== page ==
Better medicine without paper

FORT LEWIS, Wash. — Officials at Madigan Army Medical Center, south of Seattle, are in the midst of testing a program for treating Department of Veterans Affairs patients and active and retired military personnel.

Madigan officials are using both the Defense Department's Composite Health Care System (CHCS) and the VA's Veterans Health Information Systems and Technology Architecture (VISTA), said Lt. Col. Keith Salzman, chief of informatics at Madigan. They can access both systems from common

terminals.

Many doctors working at Madigan appreciate the advantages of such widespread access to electronic health records compared with the paper-based practice of medicine common in many hospitals outside DOD and the VA.

Until Capt. Kevin Schlegel, chief of residents and a graduate of Pennsylvania State University, came to Madigan, he practiced medicine in a paper-based environment, he said.

But at Madigan, when he wants to check the record of VA patients, he can instantly find their information in VISTA, including medical histories, lab tests and studies, without digging through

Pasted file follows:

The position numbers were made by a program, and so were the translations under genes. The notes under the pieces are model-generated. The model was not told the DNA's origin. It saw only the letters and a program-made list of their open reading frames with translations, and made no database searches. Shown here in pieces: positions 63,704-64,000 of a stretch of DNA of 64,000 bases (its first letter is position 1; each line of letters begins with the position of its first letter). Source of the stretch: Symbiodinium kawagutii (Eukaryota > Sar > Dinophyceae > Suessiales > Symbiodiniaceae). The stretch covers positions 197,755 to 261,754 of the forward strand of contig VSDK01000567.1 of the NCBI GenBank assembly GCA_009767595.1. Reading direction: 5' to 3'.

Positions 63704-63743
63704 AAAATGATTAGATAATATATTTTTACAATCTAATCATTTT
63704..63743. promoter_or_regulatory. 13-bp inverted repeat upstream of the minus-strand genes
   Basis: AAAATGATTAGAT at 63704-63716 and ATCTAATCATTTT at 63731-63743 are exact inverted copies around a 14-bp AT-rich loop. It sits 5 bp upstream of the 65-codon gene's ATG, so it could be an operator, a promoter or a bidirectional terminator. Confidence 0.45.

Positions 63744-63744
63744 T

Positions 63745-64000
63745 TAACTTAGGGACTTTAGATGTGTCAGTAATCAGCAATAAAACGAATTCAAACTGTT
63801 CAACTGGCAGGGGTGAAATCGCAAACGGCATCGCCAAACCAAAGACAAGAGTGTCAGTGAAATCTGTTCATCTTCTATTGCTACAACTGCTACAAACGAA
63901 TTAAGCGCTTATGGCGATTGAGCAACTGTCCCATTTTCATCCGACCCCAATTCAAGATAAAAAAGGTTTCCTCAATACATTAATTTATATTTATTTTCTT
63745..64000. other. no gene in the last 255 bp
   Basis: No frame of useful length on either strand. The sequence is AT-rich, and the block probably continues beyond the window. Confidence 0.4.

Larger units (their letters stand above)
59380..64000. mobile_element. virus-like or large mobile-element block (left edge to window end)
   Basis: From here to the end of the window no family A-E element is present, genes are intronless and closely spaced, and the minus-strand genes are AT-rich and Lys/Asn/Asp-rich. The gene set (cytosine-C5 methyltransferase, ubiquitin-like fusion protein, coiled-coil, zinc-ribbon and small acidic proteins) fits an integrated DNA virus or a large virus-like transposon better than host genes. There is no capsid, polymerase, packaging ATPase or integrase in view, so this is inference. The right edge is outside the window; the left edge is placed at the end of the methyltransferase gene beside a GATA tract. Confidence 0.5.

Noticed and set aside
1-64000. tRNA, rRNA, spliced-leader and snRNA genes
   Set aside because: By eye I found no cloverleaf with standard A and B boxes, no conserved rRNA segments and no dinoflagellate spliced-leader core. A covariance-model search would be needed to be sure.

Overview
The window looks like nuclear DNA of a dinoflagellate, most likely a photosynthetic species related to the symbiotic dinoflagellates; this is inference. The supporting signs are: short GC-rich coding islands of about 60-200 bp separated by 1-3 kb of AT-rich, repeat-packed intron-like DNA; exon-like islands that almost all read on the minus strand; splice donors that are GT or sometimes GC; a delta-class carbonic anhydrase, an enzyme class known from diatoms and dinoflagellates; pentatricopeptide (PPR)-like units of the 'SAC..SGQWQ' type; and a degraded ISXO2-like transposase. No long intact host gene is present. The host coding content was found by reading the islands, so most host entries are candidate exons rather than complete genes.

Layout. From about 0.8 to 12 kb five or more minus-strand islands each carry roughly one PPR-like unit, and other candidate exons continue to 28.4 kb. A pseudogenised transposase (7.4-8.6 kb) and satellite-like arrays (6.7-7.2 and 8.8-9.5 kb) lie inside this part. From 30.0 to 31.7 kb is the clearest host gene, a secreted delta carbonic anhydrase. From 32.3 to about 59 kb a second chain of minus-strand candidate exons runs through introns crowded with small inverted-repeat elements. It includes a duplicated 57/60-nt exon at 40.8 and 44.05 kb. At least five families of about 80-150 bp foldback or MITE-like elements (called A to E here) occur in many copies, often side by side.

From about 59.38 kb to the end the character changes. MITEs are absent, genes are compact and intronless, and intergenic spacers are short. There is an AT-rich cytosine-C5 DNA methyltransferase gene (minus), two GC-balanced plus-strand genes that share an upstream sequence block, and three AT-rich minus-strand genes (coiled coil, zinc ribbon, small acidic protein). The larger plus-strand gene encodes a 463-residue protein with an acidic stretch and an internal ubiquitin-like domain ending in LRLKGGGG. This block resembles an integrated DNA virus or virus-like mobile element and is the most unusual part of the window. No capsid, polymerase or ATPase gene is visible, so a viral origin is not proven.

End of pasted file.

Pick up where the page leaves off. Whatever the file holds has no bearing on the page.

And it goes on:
paper files. Access to VISTA and CHCS makes him a more proficient clinician.

Capt. Peter Hennings, an osteopath and resident in internal medicine, agrees. The electronic health care systems at Madigan are "far superior to anything I saw in medical school," Hennings said. He praised VISTA's easy-to-use graphical interface.

The systems also resolve a bane of medicine: poor physician handwriting, Hennings added. Because doctors enter information into CHCS and VISTA with a keyboard, it's "all legible and easily accessible," Hennings said.

Col. George Dydek, the pharmacist who manages the Madigan pharmacy, said access to VISTA can be critical for VA patients in the Madigan emergency room. The system provides information about patients' prescriptions during a 12- to 18-month time period, which can aid diagnosis and treatment.

Salzman said Madigan employees also use data-mining techniques to manage the health of their patient population, which helps minimize hospital visits.

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